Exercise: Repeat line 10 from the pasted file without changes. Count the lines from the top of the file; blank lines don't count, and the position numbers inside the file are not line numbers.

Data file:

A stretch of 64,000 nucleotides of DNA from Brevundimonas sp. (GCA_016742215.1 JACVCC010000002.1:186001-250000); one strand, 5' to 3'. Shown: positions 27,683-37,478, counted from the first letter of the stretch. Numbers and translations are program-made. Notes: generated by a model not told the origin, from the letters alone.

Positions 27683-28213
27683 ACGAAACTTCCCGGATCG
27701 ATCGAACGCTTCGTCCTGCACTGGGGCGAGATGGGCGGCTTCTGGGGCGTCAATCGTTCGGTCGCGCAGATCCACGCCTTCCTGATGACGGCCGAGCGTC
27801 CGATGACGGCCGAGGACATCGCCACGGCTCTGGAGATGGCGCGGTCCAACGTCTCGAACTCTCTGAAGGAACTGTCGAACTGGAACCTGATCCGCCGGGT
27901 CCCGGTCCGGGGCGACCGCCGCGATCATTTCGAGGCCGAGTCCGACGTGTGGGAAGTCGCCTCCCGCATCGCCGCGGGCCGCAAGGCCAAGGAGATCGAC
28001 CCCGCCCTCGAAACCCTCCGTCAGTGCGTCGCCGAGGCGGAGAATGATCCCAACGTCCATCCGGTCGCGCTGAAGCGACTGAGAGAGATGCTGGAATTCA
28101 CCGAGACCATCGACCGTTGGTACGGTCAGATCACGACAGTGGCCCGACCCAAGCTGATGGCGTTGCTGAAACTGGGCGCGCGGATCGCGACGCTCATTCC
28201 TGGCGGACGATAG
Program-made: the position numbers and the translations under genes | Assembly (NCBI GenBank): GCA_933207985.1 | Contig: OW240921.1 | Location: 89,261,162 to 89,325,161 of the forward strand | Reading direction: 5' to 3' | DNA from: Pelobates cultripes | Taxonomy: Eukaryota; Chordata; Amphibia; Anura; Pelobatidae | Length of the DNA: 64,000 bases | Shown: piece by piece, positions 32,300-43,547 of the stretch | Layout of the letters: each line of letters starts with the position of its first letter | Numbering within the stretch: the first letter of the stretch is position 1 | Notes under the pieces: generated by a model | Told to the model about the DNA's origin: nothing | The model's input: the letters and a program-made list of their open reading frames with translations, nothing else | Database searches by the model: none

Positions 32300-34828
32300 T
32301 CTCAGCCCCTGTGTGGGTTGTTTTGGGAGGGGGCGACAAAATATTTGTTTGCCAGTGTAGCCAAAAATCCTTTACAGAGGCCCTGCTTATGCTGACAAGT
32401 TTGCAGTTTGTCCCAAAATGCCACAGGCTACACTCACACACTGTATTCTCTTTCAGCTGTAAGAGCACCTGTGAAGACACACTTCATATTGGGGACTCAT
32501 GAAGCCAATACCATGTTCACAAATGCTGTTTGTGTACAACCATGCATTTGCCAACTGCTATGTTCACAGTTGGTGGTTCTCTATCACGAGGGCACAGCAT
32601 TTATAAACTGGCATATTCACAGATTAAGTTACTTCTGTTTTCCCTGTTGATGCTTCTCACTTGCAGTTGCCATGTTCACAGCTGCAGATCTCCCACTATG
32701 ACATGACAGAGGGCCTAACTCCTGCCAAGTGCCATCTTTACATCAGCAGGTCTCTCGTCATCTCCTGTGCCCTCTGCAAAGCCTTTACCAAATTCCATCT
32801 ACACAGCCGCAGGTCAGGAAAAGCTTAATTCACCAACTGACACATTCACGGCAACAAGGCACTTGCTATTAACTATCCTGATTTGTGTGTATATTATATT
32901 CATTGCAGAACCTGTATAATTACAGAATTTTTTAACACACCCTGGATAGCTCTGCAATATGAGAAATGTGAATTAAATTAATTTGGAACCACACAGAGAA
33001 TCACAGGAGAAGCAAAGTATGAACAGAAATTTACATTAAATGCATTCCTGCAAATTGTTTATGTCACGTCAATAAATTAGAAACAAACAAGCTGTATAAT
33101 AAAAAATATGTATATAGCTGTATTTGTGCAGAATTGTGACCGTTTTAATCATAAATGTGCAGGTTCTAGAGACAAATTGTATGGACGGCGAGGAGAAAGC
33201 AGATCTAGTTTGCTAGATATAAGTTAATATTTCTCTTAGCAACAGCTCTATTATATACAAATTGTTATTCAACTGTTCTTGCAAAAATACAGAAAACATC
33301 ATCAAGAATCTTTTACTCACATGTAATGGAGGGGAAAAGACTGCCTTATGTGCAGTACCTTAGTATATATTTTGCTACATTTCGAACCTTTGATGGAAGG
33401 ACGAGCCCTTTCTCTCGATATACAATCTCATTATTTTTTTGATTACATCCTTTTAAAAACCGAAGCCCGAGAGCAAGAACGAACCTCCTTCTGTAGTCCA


Program-made: the position numbers and the translations under genes | Assembly (NCBI GenBank): GCA_933207985.1 | Contig: OW240921.1 | Location: 89,261,162 to 89,325,161 of the forward strand | Reading direction: 5' to 3' | DNA from: Pelobates cultripes | Taxonomy: Eukaryota; Chordata; Amphibia; Anura; Pelobatidae | Length of the DNA: 64,000 bases | Shown: piece by piece, positions 32,300-43,547 of the stretch | Layout of the letters: each line of letters starts with the position of its first letter | Numbering within the stretch: the first letter of the stretch is position 1 | Notes under the pieces: generated by a model | Told to the model about the DNA's origin: nothing | The model's input: the letters and a program-made list of their open reading frames with translations, nothing else | Database searches by the model: none